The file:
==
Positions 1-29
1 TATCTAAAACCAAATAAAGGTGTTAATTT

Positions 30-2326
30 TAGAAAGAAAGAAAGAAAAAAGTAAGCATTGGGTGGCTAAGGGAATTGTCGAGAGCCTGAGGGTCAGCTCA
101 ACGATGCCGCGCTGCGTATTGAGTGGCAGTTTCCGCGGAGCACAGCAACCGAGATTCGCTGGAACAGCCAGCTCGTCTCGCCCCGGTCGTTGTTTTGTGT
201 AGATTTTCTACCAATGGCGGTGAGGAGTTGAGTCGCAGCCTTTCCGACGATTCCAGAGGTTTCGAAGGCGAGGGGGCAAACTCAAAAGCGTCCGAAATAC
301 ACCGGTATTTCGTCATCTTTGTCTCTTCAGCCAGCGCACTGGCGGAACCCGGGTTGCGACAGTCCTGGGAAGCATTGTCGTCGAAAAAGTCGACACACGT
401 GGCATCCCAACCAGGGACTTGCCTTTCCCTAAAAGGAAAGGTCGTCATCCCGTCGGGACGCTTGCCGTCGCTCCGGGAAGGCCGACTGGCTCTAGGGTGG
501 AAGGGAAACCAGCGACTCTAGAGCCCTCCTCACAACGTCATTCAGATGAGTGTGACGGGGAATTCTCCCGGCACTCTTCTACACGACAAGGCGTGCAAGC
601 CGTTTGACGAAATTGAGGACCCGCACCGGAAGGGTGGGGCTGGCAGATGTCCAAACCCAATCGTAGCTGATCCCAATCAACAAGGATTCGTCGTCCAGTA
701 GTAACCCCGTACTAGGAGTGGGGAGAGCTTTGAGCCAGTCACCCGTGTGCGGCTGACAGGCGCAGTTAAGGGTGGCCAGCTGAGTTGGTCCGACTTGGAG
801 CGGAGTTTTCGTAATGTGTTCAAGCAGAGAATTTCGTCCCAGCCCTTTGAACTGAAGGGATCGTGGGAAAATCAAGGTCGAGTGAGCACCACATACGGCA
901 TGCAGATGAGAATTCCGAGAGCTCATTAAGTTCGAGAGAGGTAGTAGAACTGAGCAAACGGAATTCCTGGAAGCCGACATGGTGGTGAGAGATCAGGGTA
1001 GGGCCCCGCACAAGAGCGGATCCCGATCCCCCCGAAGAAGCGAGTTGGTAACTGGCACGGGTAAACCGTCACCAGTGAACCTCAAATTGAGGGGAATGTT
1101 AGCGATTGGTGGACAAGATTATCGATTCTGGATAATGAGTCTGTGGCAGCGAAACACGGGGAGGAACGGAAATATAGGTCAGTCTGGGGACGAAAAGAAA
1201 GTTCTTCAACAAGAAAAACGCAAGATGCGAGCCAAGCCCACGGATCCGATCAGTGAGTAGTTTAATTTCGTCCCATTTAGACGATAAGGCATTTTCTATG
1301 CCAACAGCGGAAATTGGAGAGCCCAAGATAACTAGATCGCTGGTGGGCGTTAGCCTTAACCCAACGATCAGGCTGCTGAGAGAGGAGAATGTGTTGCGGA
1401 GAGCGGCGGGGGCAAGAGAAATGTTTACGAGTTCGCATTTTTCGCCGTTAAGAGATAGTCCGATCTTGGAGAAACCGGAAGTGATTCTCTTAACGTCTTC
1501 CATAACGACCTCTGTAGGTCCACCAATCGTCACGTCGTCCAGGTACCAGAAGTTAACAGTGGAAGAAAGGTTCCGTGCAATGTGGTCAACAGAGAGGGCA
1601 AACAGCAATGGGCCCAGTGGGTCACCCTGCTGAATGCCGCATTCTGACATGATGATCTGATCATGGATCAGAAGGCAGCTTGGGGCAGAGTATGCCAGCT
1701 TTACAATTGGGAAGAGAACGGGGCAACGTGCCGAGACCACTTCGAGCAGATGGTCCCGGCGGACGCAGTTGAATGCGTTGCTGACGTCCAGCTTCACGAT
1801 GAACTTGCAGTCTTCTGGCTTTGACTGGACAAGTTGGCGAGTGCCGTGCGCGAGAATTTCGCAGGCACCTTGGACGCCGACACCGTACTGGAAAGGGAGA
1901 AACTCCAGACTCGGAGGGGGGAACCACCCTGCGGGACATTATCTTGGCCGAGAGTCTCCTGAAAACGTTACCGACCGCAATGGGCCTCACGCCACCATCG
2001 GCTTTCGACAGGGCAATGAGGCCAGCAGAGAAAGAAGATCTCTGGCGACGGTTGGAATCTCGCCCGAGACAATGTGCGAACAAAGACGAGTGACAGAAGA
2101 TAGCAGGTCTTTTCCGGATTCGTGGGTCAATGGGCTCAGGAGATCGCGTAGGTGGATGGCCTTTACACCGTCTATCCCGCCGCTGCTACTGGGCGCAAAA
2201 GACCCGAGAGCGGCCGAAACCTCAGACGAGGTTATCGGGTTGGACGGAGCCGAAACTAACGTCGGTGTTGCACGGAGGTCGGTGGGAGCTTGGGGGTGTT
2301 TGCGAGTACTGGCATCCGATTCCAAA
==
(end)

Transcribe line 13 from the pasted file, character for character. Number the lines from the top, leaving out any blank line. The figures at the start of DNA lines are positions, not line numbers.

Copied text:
901 TGCAGATGAGAATTCCGAGAGCTCATTAAGTTCGAGAGAGGTAGTAGAACTGAGCAAACGGAATTCCTGGAAGCCGACATGGTGGTGAGAGATCAGGGTA